Captain Atherton felt hamstrung by the squad selected by Ray Illingworth, Chairman of Selectors. Evidence of ill-will was found in comments made by the Chairman at home in England and used by the media in Australia to bait Atherton.
The image Atherton uses to introduce this series in his autobiography is telling: he and Angus Fraser sharing a box while batting together in the fifth Test at Perth.
1989 – England
England were clear favourites ahead of the series. They lost 4-0, picking 29 players (13 making a single appearance) as the selectors cast around for players with form and fitness. A different pair of opening bowlers played in each Test. And there was deeper discontent. Gatting, the selectors’ preferred captain, was black-balled and Gower given charge instead. Recruitment for a rebel tour of South Africa was happening behind the scenes, breeding cynicism and resentment.
I moved overseas during the series and remember asking a friend about it when back in Britain the following year. He said he thought it was best ignored and didn’t want to discuss it now.
Australia remain buoyant compared to the depths of these three campaigns. What, though, would it take for this tour to descend further? One scenario occurs to me: Michael Clarke fights a lonely battle at Old Trafford, recording a century in a heavy defeat and then succumbs to his chronic back problem. That may leave Australia in a desperate situation (unless it allowed Simon Katich to be called-up, of course).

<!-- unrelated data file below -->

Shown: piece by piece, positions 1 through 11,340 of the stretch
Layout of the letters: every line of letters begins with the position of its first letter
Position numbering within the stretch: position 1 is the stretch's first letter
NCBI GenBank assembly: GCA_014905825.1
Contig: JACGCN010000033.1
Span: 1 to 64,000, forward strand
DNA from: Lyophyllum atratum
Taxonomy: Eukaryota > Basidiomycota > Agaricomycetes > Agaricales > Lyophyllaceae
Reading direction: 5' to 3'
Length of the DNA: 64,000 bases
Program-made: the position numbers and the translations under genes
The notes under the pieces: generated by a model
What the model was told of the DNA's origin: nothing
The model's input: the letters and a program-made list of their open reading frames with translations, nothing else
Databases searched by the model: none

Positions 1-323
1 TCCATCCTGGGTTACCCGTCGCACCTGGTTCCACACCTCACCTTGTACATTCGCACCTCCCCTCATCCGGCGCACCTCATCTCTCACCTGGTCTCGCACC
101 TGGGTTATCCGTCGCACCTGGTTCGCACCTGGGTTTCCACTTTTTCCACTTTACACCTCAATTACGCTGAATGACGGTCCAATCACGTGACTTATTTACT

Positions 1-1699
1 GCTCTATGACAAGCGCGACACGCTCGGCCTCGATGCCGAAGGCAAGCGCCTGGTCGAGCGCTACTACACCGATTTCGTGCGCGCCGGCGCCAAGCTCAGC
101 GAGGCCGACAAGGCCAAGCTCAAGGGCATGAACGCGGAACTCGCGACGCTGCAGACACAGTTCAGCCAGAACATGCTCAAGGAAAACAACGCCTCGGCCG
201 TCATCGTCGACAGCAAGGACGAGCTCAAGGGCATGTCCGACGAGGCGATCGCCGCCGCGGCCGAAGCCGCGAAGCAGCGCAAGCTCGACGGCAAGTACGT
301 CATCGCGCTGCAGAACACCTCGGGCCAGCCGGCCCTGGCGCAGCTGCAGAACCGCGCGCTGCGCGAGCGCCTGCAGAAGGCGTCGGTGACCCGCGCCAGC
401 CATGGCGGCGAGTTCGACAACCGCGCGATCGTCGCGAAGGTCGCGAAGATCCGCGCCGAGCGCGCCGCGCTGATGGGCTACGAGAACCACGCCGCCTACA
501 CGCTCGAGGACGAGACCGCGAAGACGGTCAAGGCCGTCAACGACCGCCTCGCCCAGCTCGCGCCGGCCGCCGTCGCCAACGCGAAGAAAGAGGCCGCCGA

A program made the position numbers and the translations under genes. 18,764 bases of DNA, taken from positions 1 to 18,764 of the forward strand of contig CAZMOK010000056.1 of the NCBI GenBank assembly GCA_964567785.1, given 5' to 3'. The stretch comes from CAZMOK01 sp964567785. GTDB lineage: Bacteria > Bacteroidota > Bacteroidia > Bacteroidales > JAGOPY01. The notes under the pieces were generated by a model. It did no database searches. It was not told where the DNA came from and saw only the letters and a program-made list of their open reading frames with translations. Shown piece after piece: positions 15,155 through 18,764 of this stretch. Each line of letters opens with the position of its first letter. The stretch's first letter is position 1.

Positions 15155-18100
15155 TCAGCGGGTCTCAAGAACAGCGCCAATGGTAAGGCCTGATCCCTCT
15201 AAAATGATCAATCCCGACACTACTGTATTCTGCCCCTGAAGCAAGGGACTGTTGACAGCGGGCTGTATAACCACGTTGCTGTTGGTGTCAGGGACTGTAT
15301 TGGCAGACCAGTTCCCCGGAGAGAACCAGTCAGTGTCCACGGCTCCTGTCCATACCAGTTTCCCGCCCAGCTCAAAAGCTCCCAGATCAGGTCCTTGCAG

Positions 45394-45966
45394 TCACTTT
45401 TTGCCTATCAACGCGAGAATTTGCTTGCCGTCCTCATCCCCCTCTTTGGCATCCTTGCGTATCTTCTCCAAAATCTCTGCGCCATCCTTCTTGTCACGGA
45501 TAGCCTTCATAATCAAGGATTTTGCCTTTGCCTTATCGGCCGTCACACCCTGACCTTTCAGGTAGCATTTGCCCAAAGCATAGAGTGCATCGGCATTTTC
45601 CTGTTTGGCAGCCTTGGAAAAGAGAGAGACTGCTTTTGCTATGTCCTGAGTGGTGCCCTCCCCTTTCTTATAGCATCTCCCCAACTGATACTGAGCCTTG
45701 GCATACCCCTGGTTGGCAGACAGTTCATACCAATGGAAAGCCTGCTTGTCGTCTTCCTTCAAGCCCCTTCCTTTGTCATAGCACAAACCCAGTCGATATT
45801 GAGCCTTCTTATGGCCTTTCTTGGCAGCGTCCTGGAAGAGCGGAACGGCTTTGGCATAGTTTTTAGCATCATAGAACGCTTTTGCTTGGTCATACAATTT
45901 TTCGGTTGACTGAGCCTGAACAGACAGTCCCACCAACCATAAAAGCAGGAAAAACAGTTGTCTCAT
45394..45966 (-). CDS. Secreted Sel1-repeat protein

It’s 29 years since I saw England lose – in the flesh.
I estimate that I have seen 70 days of Test cricket, all involving England and the vast majority at Lord’s. I have seen England construct dominant positions. I have seen England struggle to keep their opponents in sight. Occasionally, I have sat tense through days of tight cricket as the teams wrestled for a telling advantage.
My dearth of victories and defeats is because I attend some combination of days one, two or three of Test matches. I immerse myself in these games, spending ten or eleven hours a day in and around the ground. But then I leave and head home with the game’s fate, perhaps not in the balance, but unresolved.
Over two decades ago, revelling in the enigmatic culture of our new, but temporary, home of Japan, my friend Bruce told me about Noh – Japanese opera. The performances were lengthy and so spectators bought tickets by the hour. As we savoured this further example of Japanese exceptionalism, the analogy to our own consumption of Test cricket dawned on us.